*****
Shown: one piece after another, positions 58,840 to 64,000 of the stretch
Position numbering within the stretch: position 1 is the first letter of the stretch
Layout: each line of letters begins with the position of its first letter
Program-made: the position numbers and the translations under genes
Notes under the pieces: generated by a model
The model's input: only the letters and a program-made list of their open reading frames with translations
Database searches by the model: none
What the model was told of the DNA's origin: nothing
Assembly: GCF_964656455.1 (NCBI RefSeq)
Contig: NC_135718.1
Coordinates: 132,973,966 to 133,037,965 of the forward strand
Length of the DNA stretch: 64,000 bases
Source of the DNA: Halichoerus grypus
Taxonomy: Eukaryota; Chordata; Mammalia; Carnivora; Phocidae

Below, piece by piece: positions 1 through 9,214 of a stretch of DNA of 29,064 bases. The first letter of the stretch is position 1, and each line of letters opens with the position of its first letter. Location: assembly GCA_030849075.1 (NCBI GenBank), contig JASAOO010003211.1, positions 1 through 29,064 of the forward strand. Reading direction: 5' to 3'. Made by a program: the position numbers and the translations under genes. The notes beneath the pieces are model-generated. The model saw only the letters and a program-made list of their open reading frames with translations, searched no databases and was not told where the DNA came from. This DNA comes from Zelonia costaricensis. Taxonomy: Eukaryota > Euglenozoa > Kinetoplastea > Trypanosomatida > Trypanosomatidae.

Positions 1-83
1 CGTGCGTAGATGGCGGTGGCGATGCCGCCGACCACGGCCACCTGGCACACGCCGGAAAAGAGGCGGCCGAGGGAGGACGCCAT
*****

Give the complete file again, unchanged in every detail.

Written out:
Shown: one piece after another, positions 58,840 to 64,000 of the stretch
Position numbering within the stretch: position 1 is the first letter of the stretch
Layout: each line of letters begins with the position of its first letter
Program-made: the position numbers and the translations under genes
Notes under the pieces: generated by a model
The model's input: only the letters and a program-made list of their open reading frames with translations
Database searches by the model: none
What the model was told of the DNA's origin: nothing
Assembly: GCF_964656455.1 (NCBI RefSeq)
Contig: NC_135718.1
Coordinates: 132,973,966 to 133,037,965 of the forward strand
Length of the DNA stretch: 64,000 bases
Source of the DNA: Halichoerus grypus
Taxonomy: Eukaryota; Chordata; Mammalia; Carnivora; Phocidae

Below, piece by piece: positions 1 through 9,214 of a stretch of DNA of 29,064 bases. The first letter of the stretch is position 1, and each line of letters opens with the position of its first letter. Location: assembly GCA_030849075.1 (NCBI GenBank), contig JASAOO010003211.1, positions 1 through 29,064 of the forward strand. Reading direction: 5' to 3'. Made by a program: the position numbers and the translations under genes. The notes beneath the pieces are model-generated. The model saw only the letters and a program-made list of their open reading frames with translations, searched no databases and was not told where the DNA came from. This DNA comes from Zelonia costaricensis. Taxonomy: Eukaryota > Euglenozoa > Kinetoplastea > Trypanosomatida > Trypanosomatidae.

Positions 1-83
1 CGTGCGTAGATGGCGGTGGCGATGCCGCCGACCACGGCCACCTGGCACACGCCGGAAAAGAGGCGGCCGAGGGAGGACGCCAT